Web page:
The article presents the main ideas of Slavophilism and shows their influence on the work of Fyodor Tyutchev, reveals the historical context in which this trend appeared and functioned. The theoretical basis of Slavophil thought was the reflections and publications of the Orthodox clergy and German philosophers, such as Schelling, Kant, Hegel and Schopenhauer. The main principles of Slavophilism are presented: religious character, love for the Russian people and anti-serfdom character; the main doctrines of Slavophilism presented by I. Kireevsky, A. Khomyakov and K. Aksakov are briefly considered. On this basis, the emergence of elements of Slavophil ideology in Tyutchev's work is shown. An important component of it is the poet's Christian worldview, which is revealed in most of his works. The poet spoke out against the distortion of faith, which, in his opinion, takes place in Catholicism and Protestantism.
Thus, he professes the superiority of Orthodoxy, which, in his opinion, was the only one that preserved fidelity to the Christian tradition. The article also notes that Tyutchev's work is characterized by the opposition of the East to the West. The poet postulated the emergence of a Christian state based not on material power, but on the purity that comes from true Christianity. The poem "To the Slavs", written on the occasion of the Slavic Congress of 1867, is analyzed in detail. The poet demonstrated in it his hope for the unification of the Slavs. In the process of analyzing the work, it is shown that Tyutchev, like other Slavophiles, saw Russia as an empire marked by a higher goal, the superiority of which is recognized by the entire West, because its spiritual revival is possible only through integration with Orthodoxy.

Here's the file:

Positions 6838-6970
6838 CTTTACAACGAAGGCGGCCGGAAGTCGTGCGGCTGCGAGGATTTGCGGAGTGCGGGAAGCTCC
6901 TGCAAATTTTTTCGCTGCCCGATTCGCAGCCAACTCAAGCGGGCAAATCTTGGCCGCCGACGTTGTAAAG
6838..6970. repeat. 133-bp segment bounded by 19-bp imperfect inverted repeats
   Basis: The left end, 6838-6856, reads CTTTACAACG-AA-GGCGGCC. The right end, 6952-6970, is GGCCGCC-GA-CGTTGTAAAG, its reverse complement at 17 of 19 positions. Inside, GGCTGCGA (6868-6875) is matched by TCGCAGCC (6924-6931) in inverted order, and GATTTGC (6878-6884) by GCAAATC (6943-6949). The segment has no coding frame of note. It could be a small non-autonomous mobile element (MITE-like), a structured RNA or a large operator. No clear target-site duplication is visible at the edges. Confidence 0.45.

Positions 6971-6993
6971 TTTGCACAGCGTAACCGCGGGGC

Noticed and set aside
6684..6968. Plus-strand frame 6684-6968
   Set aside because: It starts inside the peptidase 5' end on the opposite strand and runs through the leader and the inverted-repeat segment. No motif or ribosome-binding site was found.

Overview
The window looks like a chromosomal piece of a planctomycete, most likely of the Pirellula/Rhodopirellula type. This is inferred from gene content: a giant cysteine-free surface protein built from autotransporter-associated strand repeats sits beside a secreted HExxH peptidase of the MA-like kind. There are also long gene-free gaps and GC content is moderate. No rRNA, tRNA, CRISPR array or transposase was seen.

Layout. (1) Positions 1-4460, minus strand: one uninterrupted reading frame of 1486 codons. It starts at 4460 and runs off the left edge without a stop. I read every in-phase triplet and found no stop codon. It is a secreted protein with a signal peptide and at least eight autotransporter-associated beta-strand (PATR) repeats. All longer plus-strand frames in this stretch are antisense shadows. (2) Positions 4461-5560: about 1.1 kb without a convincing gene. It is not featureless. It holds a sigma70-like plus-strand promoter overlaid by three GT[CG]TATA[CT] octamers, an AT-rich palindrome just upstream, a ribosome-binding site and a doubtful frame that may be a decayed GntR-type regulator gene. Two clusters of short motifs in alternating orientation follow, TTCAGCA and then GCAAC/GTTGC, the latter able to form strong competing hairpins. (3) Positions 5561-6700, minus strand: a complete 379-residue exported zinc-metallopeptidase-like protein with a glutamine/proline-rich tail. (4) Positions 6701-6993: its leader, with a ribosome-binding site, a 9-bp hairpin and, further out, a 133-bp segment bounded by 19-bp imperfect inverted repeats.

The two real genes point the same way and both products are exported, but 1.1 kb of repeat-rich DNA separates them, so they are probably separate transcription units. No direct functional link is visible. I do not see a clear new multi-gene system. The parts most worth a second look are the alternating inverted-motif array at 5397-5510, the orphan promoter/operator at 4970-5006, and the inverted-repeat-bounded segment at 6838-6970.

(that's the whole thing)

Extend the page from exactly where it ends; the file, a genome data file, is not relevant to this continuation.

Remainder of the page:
Revealing the Slavophile elements in the poet's work, it should be said that he was an opponent of following the West and using what is alien to Russia. According to the author, it is important that this is a Christian poet whose activity is based on the Orthodox faith, and his thoughts are focused on this idea. Tyutchev, like other representatives of Slavophilism, holds an opinion that Russia should be guided by its own path of development and stand guard over values forgotten by the West, because this is how it can become a Christian power. In the end, it is concluded that not all elements of Slavophil ideology are present in Tyutchev's work, but the inspiration of the Slavophil doctrine is undeniable.
Civil poetry, Slavophilism, the Polish question, the apologia of Orthodoxy, pan-Slavism, the mythologeme of a special path, literature vs ideology, the historiosophy of the empire, intra-Slavic conflicts.